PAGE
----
“And All Through the House” taps into Francis’ best qualities, making for an excellent opening segment. While her daughter is sleeping fitfully upstairs waiting for Saint Nicholas to arrive on Christmas Eve, Joan Collins is smashing a poker over her husband’s skull so she can collect his insurance money. Meanwhile, an inmate has escaped from a nearby asylum, dressed as Santa Claus, and someone is going to open the door. Collins is, naturally, perfectly cast as a bitch from hell in the guise of a sex bomb. The dialogue is pared down to bare minimum, making this a visual segment, alight in Christmas colors and blood, and choreographed to holiday music. It’s the original Silent Night, Deadly Night.

“Reflection Of Death” is the weakest link here, about an adulterer (Ian Hendry) who leaves his wife and kids and suffers the consequences when his car crashes. Its twist ending is disappointingly inevitable, but Francis (barely) holds our attention with some innovative POV perspectives.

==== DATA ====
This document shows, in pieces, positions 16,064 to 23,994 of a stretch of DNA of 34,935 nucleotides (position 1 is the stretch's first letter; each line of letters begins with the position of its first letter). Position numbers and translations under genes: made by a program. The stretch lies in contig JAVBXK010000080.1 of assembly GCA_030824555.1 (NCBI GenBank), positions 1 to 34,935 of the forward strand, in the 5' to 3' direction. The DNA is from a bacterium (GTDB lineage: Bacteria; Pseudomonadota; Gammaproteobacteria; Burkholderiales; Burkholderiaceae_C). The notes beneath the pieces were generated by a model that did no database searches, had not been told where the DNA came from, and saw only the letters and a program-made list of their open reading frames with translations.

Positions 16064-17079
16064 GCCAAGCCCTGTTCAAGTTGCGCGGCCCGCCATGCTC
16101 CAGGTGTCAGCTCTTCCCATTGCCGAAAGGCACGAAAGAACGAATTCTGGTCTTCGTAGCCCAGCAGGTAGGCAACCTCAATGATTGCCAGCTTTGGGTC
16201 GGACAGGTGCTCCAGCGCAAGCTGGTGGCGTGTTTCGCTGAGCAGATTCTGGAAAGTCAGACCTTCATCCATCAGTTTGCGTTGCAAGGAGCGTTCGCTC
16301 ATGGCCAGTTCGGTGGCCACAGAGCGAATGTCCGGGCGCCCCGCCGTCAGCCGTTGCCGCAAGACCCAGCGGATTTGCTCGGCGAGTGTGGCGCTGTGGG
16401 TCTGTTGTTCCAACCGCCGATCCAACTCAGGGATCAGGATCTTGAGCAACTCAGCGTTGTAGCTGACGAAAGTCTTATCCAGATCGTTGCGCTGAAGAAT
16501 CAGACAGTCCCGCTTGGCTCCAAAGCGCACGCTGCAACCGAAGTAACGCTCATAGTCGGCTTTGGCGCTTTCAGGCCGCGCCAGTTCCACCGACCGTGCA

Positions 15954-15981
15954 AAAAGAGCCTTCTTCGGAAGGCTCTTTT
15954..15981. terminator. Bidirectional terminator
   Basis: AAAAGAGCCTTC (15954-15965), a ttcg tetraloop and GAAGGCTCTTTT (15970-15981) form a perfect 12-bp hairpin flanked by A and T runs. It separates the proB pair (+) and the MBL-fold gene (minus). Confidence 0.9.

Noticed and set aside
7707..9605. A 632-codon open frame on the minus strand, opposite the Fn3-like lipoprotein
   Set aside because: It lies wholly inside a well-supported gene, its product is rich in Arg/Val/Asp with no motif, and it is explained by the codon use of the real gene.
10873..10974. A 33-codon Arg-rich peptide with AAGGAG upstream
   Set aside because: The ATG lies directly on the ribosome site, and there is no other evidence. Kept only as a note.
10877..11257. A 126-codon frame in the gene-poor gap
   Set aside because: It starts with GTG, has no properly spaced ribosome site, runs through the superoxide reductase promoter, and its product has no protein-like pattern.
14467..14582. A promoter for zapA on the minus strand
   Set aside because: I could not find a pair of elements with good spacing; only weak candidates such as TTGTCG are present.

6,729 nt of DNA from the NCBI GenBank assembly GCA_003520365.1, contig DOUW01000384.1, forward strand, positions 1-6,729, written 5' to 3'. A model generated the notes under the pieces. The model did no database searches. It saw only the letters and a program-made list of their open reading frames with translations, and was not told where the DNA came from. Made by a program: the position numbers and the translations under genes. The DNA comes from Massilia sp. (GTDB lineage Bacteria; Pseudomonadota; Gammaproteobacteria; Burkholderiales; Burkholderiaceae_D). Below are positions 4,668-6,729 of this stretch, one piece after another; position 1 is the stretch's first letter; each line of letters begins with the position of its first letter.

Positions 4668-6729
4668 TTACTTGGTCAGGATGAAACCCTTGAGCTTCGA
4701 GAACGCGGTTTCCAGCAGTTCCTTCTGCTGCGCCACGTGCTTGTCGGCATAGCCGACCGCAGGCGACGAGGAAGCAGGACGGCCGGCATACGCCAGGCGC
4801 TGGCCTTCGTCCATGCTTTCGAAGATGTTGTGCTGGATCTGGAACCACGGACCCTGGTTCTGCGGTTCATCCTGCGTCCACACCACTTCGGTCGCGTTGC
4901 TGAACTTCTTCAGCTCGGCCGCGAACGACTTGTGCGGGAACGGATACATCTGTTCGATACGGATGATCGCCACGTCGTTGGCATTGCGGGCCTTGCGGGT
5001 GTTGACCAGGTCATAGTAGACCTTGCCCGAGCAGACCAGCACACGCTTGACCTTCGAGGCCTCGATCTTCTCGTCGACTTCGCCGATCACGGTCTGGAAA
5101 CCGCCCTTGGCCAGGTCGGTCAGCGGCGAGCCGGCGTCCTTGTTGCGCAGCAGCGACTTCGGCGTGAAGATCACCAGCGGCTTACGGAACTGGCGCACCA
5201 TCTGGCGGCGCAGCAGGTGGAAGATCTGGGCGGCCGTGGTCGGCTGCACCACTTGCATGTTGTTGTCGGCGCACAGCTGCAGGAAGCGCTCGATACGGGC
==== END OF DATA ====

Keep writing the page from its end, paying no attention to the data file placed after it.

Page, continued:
Still from "Poetic Justice" from Tales from the Crypt (1972)“Poetic Justice” features a superb, moving performance from as Grimsdyke. He’s one of those despicable poor people: you know the ones who are always looking for free stuff, health insurance, and government handouts, just like the ones Jesus used to kick in the ass. Although a little senile, he’s kindhearted, loved by the neighborhood children, and communicates with his deceased wife (who is poignantly represented by a portrait of Cushing’s actual late wife). He’s also hated by his neighbors, especially the greedy, uptight James Elliott (Robin Phillips), who drives Grimsdyke to suicide and… this may be the first and only film of a zombie with an elegiac heart, forced to rip out the heartless. Cushing channels his grief to craft what may be his finest character acting.